From the low key attempts at grabbing body parts in clubs to the men that followed me up the high street tapping my shoulder. That time in the swimming pool when a boy swam over and grabbed my chest? How about that married man in charge of that big advertising account who repulsed me with some sexist comment, sexual innuendo and tried his luck on almost every occasion? It’s surely almost blackmail when he says he’ll stop spending unless he’s taken him to dinner and kept happy? I can count on two hands the amount of women he’s done that to.

Even those times in Uni when I was made to feel uncomfortable walking past someone’s door through fear of unwelcome sexual attention and intimidation. In Starbucks when someone sat next to me in an empty store and kept standing up so his crotch was near my face. That leech senior manager who picked me and one other to sit next to him at a function for ‘eye candy throughout the evening’.

I could go on.

Such a big head…

What each of these men have in common, they’ve ultimately felt frustrated that their sick advances were ignored. More than likely they end up hurling abuse at you for being so ‘stroppy’ or you ‘must be on your period’. Who told these creeps that their behaviour is fine? It’s not establishing their masculinity nor is it in their DNA. And can we make a difference and change this problem in society today?

I’ve never really thought about my unwanted sexual attention, abuse or harassment instances all in one go. When I think of the reasons for not mentioning anything before, it’s that dreaded feeling of coming across as ‘big headed’. I don’t want to talk about male sexual advances in case I come across as thinking myself as pretty or bragging. Did I dress a certain way or invite this male etiquette? Where on earth does this warped reasoning come from?  We’re still so ‘British’ about speaking up. There’s still a stigma of feeling ‘ladette’ if you talk about vagina’s and there’s a fear a career or reputation will be tarnished if one pushes for legal action for sexual harassment or simply speaks up.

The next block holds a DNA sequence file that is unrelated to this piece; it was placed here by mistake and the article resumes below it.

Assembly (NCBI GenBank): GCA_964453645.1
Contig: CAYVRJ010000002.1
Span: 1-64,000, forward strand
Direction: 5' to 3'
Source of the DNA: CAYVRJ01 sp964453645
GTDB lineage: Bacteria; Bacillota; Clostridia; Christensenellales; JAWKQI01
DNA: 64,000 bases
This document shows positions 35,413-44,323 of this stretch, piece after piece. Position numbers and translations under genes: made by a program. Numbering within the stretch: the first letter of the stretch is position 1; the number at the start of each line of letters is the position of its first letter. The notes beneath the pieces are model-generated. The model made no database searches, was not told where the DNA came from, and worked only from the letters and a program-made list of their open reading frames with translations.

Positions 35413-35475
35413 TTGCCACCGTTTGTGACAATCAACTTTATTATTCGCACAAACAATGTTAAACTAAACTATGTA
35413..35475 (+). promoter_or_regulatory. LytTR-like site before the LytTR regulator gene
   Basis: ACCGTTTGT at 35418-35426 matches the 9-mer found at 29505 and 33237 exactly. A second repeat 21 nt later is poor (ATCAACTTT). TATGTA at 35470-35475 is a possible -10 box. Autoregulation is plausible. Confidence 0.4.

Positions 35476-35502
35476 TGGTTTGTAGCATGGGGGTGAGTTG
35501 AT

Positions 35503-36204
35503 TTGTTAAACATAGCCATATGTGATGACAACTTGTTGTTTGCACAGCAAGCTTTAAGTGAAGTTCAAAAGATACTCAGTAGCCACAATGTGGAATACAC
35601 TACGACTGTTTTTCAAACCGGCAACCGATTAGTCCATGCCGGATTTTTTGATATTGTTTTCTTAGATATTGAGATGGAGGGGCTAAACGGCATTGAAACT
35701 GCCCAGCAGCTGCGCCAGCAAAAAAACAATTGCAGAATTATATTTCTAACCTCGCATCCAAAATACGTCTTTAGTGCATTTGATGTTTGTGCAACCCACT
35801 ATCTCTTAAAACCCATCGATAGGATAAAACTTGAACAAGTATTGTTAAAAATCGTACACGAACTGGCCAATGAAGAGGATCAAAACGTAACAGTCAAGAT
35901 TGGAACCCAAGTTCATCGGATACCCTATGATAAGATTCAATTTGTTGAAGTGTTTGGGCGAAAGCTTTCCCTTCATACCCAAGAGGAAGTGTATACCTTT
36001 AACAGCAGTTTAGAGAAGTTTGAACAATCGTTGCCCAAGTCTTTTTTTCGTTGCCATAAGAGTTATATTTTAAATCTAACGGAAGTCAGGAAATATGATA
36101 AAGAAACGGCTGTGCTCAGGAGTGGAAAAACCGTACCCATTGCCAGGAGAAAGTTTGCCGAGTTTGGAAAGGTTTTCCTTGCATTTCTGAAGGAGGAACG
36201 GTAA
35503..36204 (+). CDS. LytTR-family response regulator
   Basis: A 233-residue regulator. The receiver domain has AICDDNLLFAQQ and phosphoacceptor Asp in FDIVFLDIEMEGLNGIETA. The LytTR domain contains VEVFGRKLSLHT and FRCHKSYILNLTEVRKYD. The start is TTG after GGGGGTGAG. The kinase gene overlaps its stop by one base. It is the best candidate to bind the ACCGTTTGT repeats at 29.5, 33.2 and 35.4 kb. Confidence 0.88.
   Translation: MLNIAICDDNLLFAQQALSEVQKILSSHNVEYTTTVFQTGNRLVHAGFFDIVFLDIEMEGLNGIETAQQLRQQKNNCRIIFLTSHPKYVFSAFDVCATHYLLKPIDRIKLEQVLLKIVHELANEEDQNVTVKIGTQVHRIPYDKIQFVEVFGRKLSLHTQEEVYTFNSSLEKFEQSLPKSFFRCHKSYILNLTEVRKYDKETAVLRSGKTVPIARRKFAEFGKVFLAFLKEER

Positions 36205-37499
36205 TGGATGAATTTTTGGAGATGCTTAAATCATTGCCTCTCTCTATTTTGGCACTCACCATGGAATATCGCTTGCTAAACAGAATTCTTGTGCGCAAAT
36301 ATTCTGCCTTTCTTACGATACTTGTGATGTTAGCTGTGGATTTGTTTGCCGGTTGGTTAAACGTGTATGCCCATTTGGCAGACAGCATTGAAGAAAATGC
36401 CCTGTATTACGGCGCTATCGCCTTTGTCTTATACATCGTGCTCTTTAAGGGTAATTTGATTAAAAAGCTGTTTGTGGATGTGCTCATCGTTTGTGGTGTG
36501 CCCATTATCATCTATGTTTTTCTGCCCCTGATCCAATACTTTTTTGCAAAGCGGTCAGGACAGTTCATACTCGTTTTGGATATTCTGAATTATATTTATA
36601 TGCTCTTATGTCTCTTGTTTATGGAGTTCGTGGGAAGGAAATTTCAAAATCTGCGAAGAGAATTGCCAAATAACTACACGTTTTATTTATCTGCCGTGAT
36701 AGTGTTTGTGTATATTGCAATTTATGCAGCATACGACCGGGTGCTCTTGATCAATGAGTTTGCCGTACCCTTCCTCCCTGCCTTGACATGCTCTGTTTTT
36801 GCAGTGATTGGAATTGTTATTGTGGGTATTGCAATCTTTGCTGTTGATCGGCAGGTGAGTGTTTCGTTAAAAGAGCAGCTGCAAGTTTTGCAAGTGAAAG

Making a difference…

Now that I have a baby girl I think of her future. Do I want her having the same experiences that I, other women and those involved in the Harvey Weinstein scandal have suffered? I couldn’t be held responsible for what I’d do to someone who offered her a job in return for sex. I don’t want her growing up afraid to talk about things, I want her to know this monster behaviour is unacceptable.

Therefore no beating about the bush. “Where do babies come from mummy?” Forget from the tummy or from the stork. They come from your vagina Mia, that thing between your legs that you protect with your clothes from the environment and disgusting men. Speak up if ever you think someone is being inappropriate. Say no to any one who threatens you and asks for anything sexual or makes you feel uncomfortable. Know that there are women who do say no, as proven in Hollywood, in offices and in the corner shop. As Kate Beckinsdale said, “Let’s stop allowing our young women to be sexual cannon fodder and let’s remember that Harvey is an emblem of a system that is sick and that we have work to do.”

At the time this post was written, “MeToo” has had a social reach of over 200 million. The number of mentions? Almost 122,000 (55% on Twitter, 27% on Facebook and 16% of the mentions being on Instagram). Interestingly, Vogue’s Instagram is the 6th most influential platform in this campaign so I’m making a call to all fashion and beauty bloggers to use your voice and make a difference.

 

As Tippi Hedren added, “theres not a reason in the world why you have to put up with that”.